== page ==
A year after being recommended Ken Liu's Paper Menagerie, I finally get around to reading it. It leads to my discovery of an author whose works I know I am going to be obsessed with. Read on to find out what has switched me into obsession mode with this man and his work!
I started reading The Martian, and like Mark Watney on Mars, was stuck in the book till I could finish it. It has been a while since I picked up a book I could not put down, and even longer since I read a decent science fiction story.
When I was a young boy, I was gifted a hardbound book called “Space Stories for Boys.” This launched me into the word of classic science fiction. Over the next couple of decades, I have collected and read, from old book stalls, pavement shops, second-hand places mostly, more than my fair share of classic science fiction. During this time, I’ve come to have a certain taste in it – what appeals to me is a curious mix of kitsch and drama, set in improbable and dramatic surroundings.
Hrishikesh Diwan’s The Tale of the Dark Warrior launched on New Year’s Day and I wasted no time in reading it – not a difficult thing to do since it is a novella and was instantly available the moment it launched.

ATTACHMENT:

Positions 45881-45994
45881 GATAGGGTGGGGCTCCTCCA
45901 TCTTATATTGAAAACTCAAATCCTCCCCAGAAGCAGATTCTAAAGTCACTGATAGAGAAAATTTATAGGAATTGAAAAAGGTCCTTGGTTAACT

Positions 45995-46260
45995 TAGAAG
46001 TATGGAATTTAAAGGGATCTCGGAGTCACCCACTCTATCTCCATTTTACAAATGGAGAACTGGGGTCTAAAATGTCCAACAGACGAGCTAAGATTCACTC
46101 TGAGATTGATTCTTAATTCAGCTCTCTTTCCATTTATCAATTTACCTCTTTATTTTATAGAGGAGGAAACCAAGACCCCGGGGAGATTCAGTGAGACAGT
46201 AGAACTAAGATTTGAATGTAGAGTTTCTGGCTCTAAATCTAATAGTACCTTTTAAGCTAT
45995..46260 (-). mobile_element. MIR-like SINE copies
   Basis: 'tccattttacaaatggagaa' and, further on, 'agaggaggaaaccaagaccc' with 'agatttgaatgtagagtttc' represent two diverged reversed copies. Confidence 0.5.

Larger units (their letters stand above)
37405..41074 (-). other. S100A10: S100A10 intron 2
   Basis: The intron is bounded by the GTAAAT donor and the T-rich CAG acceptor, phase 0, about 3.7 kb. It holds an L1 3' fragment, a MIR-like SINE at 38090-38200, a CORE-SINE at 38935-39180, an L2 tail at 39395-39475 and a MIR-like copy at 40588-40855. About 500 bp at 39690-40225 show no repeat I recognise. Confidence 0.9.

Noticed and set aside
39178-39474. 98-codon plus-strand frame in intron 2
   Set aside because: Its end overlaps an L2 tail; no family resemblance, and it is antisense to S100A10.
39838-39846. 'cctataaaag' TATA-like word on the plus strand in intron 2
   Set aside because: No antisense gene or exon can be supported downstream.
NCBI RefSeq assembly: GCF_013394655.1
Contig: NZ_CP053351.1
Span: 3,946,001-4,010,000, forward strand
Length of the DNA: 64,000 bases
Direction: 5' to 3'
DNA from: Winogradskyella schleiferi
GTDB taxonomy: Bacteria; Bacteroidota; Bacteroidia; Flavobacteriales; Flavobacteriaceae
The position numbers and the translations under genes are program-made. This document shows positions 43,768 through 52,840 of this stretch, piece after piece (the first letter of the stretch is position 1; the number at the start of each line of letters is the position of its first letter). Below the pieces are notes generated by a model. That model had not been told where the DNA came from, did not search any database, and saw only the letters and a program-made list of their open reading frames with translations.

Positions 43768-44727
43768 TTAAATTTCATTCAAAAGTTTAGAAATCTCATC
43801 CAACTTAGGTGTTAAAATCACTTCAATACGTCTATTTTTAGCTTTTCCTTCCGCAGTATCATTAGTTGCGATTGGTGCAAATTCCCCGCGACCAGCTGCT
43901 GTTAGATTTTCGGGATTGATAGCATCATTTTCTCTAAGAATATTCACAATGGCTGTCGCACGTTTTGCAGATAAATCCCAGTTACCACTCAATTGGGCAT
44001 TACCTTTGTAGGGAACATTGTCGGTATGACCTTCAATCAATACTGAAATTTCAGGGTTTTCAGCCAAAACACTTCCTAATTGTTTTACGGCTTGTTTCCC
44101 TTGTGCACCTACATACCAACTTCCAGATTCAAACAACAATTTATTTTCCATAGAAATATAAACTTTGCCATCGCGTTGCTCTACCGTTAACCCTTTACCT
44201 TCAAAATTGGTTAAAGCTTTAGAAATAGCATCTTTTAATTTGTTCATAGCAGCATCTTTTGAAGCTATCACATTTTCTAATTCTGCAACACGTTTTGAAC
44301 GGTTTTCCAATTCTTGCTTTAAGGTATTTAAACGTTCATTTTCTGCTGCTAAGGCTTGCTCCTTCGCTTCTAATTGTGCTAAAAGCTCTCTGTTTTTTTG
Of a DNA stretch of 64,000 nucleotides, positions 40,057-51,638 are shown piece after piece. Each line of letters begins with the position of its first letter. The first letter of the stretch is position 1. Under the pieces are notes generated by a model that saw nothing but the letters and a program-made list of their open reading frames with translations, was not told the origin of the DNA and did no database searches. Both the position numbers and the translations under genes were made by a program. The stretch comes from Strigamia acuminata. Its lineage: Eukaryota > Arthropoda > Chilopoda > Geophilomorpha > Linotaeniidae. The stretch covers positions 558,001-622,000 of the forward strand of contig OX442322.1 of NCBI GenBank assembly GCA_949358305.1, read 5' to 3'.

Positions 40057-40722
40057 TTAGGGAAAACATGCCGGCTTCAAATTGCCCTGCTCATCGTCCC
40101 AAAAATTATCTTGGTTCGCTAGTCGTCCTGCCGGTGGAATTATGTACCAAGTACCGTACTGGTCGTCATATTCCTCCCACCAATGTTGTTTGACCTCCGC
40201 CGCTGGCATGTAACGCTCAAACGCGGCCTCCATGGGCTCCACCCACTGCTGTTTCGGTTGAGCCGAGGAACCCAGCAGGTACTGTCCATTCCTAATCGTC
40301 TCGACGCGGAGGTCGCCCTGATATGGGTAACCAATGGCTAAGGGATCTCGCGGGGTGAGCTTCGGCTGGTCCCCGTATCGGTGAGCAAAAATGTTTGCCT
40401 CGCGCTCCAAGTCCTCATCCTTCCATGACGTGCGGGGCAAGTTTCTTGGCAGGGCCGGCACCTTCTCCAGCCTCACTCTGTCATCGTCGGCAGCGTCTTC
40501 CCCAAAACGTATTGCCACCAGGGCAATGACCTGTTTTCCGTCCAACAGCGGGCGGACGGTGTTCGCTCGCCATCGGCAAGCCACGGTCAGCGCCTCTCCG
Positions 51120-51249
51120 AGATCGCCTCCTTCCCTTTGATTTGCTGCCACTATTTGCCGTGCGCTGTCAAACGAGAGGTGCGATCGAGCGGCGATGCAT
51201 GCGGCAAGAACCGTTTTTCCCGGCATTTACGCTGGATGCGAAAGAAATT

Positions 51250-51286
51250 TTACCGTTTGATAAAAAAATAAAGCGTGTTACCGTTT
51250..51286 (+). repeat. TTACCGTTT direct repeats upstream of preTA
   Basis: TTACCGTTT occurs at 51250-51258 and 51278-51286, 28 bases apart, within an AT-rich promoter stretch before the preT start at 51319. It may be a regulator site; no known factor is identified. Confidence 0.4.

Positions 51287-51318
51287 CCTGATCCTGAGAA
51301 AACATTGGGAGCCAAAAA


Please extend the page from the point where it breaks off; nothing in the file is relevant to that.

The novella tells the tale of several different people, where their lives intersect, and how certain actions of each of them affects the lives of the others. There is also a mysterious man who keeps turning up and asking very philosophical questions of these characters. The shifting focus of the narrative, as well as the barely-visible common skein running through it keep you in a bit of a dreamy state. The fog lifts towards the end, and as realization dawns on you, several things that you read earlier fall into place, and the story suddenly emerges from its wispy hiding place into full HDR glory. At that point, you feel satisfied with yourself for having had this experience. And that is the triumph of this work.